The life + 70 years term of copyright is required by an EU Directive to be uniform throughout the EU. However, in some instances this uniform term has come into conflict with pre-existing national laws. In the UK, it clashed with a special provision for those artistic works which had been exploited industrially by the making of more than 50 articles derived from the work. In those cases, although the underlying copyright in the artistic work itself would have the normal life + 70 years term, it would be legitimate for third parties to make articles to the design after only 25 years from when the original marketing took place. In doing so they would not be infringing UK copyright.
The relevant UK law was section 52 of the Copyright Designs & Patents Act 1988 (CDPA). That section has now been repealed, with effect from 28 July 2016.
Most articles produced by an industrial process these days start off life as a drawing, whether made by a person or computer-aided in some way. The drawing eventually translates into a product for sale. The drawing would have copyright, but the product itself is not an artistic work and has no independent copyright. This is by virtue of section 51 CDPA.
Instead of copyright, the CDPA created a separate right for those items, called unregistered design right. This confers something analogous to copyright but for a limited period of 10 years from first marketing of the product.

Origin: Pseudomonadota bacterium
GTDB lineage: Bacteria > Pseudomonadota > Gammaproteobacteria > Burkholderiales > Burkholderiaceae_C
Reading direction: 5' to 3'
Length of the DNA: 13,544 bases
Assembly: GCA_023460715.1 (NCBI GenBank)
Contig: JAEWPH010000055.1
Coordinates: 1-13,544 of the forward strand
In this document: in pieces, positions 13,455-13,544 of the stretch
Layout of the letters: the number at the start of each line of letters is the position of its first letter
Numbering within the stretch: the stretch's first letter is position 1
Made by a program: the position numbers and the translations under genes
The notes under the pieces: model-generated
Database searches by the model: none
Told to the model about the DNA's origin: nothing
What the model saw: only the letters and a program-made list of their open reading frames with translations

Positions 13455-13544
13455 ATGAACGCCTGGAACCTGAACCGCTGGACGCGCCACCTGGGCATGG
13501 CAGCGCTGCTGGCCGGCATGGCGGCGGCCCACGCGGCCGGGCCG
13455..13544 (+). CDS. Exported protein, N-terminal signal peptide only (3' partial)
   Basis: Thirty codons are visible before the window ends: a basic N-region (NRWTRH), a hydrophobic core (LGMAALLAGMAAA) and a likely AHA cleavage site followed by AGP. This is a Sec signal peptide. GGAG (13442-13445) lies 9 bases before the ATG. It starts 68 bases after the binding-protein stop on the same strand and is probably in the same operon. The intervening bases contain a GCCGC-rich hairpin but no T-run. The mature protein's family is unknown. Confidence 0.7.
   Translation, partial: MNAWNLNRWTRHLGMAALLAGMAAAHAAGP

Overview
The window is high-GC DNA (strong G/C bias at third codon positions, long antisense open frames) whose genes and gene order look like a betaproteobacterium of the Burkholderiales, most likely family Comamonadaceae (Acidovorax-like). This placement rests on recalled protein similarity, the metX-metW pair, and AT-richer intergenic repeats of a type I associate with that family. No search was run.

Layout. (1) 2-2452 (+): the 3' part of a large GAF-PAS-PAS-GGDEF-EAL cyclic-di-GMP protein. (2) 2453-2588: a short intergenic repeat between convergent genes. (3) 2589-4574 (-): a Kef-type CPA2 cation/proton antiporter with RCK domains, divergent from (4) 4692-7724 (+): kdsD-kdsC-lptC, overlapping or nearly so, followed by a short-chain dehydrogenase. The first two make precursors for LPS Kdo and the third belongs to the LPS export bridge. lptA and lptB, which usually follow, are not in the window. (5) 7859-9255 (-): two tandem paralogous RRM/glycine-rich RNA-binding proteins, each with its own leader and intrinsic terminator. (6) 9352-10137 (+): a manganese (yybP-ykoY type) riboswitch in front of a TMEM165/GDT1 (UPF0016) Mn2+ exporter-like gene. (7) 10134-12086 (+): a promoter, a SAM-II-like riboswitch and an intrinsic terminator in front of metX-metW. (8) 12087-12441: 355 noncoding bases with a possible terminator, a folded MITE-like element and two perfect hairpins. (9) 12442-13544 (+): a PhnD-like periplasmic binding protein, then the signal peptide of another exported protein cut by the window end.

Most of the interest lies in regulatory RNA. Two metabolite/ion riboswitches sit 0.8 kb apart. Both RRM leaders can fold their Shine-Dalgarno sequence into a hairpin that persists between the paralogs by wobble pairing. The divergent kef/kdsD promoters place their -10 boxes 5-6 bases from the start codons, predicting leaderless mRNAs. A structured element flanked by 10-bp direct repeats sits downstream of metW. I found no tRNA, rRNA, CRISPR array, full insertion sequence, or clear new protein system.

The repeal of section 52 does not affect the existence of the short-term unregistered design right, nor does it affect the exclusion applied by section 51. Essentially, the repeal of section 52 is not relevant to those artistic works which are drawings. The repeal is however potentially relevant to two other types of artistic work, namely:
- sculptures; and
- works of artistic craftsmanship.
If the original work was in either of these two categories, and the work had been reproduced industrially, then the limited 25 year term is now history. The full term of copyright springs into life.
There has been much press comment about how the repeal of section 52 will kill off the trade in articles such as replicas of famous items of furniture. Many of these items date back to the 1950s and so the 25 year rule might have applied, with copyright now coming back to life. However, this very much depends on whether the original item was itself a sculpture, or alternatively the enigmatically-named “work of artistic craftsmanship.”
Firstly, sculptures are not limited to things on pedestals in museums. There can be sand sculptures on beaches, or works made of ice. There can be all sorts of materials and forms that qualify as sculptures, but a compendious definition has proved elusive. The UK Supreme Court had a go recently when it was deciding whether the white helmet worn by Imperial Stormtroopers in the Star Wars films fell within the meaning of the word. It held that it did not. Although the helmet contributed to the artistic effect of the film, it was essentially a utilitarian object, not a sculpture – Lucasfilm v Ainsworth  FSR 41.